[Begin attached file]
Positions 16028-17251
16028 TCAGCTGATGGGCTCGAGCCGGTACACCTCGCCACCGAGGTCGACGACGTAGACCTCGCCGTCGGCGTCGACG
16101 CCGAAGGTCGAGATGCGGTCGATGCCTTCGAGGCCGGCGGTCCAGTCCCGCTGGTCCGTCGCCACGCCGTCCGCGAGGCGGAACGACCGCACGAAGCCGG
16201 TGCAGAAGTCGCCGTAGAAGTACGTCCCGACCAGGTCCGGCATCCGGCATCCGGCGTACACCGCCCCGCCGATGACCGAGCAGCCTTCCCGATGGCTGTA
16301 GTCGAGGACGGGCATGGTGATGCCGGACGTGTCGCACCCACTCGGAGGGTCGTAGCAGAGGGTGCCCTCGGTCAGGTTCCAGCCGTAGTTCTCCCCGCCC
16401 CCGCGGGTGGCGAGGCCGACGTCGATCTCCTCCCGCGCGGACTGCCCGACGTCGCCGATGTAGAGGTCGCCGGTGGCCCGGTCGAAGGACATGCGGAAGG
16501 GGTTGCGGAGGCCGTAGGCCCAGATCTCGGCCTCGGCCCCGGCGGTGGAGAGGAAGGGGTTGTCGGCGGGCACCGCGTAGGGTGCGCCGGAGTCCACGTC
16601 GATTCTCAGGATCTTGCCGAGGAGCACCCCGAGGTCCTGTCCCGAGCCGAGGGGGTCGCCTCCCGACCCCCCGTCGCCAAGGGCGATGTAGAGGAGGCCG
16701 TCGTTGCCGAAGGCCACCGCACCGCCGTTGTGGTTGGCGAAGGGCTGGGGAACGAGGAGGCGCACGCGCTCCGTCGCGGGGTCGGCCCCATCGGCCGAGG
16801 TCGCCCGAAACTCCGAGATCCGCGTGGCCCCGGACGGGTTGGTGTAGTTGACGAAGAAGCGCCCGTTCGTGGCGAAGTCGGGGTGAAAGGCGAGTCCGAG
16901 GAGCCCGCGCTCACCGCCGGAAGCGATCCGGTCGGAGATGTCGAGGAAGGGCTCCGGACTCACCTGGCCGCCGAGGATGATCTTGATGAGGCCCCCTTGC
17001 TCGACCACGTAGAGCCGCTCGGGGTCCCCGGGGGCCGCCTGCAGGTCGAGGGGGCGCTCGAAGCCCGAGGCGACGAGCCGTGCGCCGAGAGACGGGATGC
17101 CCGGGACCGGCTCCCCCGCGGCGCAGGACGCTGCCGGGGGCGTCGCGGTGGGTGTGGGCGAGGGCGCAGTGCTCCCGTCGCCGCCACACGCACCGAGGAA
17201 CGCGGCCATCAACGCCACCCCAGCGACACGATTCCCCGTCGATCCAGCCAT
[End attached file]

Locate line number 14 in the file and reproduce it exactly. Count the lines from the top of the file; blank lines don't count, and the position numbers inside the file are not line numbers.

17201 CGCGGCCATCAACGCCACCCCAGCGACACGATTCCCCGTCGATCCAGCCAT